This is not the first time a candidate has named a running mate who ran a difficult campaign against them. In 1980, Ronald Reagan selected George H.W. Bush, even though he had dubbed Reagan’s signature economic agenda “voodoo economics.”
Often there are political potholes in making history with a vice presidential pick. This occurred in 1984 when Walter Mondale selected Geraldine Ferraro as his running mate. The vetting process is short-circuite as a last-minute decision. Also, questions soon emerges regarding the finances of her husband, a significant diversion for a period.
Politically disorder candidates drive astray in their decision. Many of the aides to Sen. John McCain convinced him in 2008 to take a chance on the little-known Sarah Palin, then Alaska’s governor. She wowed the Republican convention but was soon a liability. He fails for other reasons, including the financial crisis. Thus, struck that year in September, but his Palin selection remains an example of what not to do.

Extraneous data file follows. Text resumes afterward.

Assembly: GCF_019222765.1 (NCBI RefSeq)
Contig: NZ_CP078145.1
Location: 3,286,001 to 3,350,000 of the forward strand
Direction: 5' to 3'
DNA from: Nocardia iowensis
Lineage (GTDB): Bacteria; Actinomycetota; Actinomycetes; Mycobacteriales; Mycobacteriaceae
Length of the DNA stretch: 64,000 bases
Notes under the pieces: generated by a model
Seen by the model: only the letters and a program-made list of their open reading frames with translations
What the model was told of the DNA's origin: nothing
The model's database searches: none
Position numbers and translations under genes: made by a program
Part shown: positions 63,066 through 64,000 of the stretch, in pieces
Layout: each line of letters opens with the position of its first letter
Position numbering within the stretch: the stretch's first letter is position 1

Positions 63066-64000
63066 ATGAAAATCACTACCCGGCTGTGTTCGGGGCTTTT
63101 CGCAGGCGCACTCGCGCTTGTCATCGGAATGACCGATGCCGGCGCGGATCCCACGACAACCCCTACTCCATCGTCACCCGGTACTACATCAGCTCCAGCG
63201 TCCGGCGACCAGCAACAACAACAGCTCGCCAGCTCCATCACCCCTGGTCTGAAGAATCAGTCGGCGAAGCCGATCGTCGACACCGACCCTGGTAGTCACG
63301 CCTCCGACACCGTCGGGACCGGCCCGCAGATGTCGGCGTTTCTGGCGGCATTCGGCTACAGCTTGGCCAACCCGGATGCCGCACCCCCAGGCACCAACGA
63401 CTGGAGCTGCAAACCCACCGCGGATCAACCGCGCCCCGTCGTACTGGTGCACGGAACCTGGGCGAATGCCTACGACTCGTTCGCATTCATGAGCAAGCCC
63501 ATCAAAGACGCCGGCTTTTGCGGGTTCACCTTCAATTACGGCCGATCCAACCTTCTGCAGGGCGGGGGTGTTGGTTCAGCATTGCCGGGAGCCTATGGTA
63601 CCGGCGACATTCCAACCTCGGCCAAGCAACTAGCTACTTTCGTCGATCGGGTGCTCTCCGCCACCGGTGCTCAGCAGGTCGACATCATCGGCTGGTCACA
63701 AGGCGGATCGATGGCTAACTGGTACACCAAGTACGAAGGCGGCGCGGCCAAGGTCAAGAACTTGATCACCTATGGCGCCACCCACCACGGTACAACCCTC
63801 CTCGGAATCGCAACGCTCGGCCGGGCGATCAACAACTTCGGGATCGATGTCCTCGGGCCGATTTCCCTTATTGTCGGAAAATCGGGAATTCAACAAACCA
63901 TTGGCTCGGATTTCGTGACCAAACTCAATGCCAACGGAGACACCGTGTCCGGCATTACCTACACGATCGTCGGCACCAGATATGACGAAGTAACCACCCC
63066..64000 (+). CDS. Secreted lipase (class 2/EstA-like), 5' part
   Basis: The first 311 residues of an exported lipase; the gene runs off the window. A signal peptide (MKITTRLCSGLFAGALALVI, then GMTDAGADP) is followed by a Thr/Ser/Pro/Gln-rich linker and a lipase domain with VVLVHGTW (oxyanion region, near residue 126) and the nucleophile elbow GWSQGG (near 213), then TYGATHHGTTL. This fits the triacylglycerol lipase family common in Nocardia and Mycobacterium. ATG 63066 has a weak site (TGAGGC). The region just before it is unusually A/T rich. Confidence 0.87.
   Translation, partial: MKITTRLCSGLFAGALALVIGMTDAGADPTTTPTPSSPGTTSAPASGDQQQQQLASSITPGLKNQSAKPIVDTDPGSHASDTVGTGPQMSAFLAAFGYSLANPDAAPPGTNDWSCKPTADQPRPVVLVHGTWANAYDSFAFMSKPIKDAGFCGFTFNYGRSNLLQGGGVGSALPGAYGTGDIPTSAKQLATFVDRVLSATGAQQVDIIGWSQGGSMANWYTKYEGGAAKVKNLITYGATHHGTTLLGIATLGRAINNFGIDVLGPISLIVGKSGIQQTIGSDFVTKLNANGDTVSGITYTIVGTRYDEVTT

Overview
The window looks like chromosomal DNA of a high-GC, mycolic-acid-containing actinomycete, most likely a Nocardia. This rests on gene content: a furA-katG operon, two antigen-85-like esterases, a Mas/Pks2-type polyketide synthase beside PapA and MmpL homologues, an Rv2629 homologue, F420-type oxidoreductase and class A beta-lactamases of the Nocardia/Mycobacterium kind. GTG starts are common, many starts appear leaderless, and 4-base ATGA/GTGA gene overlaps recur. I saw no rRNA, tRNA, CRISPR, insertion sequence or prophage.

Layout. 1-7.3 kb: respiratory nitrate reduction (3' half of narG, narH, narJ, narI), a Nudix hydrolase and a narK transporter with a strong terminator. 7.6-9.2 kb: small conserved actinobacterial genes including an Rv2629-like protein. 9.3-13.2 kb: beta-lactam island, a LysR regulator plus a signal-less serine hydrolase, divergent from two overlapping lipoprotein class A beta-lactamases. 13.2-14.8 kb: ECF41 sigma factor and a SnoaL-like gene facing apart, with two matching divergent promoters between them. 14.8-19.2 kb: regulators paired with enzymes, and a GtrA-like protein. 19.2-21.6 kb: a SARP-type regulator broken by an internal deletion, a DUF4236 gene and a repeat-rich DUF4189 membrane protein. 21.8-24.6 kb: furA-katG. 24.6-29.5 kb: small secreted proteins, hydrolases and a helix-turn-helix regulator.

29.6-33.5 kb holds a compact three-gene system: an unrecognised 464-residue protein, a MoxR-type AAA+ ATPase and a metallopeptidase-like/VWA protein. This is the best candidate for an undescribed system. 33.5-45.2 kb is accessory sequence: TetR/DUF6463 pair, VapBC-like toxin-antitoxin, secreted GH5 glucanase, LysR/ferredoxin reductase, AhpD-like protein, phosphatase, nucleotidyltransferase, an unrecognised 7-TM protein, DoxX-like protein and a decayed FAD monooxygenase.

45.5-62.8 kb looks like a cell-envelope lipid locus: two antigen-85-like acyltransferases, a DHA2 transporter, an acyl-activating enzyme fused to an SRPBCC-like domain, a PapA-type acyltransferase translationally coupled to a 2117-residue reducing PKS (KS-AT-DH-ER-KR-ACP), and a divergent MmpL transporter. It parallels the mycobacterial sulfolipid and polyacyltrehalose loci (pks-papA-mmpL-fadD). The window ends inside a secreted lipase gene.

When Biden heads for his campaign, he is in a strong place. In national polls, he retains a clear lead and a lead in many of the most critical battleground states. With his vice-presidential option, he was not in a position to take a chance and eventually he didn’t have to. Harris’ selection drew plaudits around the party’s length and it was a moment of sheer emotion for some Black people. For Biden, it was the end of a long elimination cycle. It took him to the position that many Democrats expected when it started.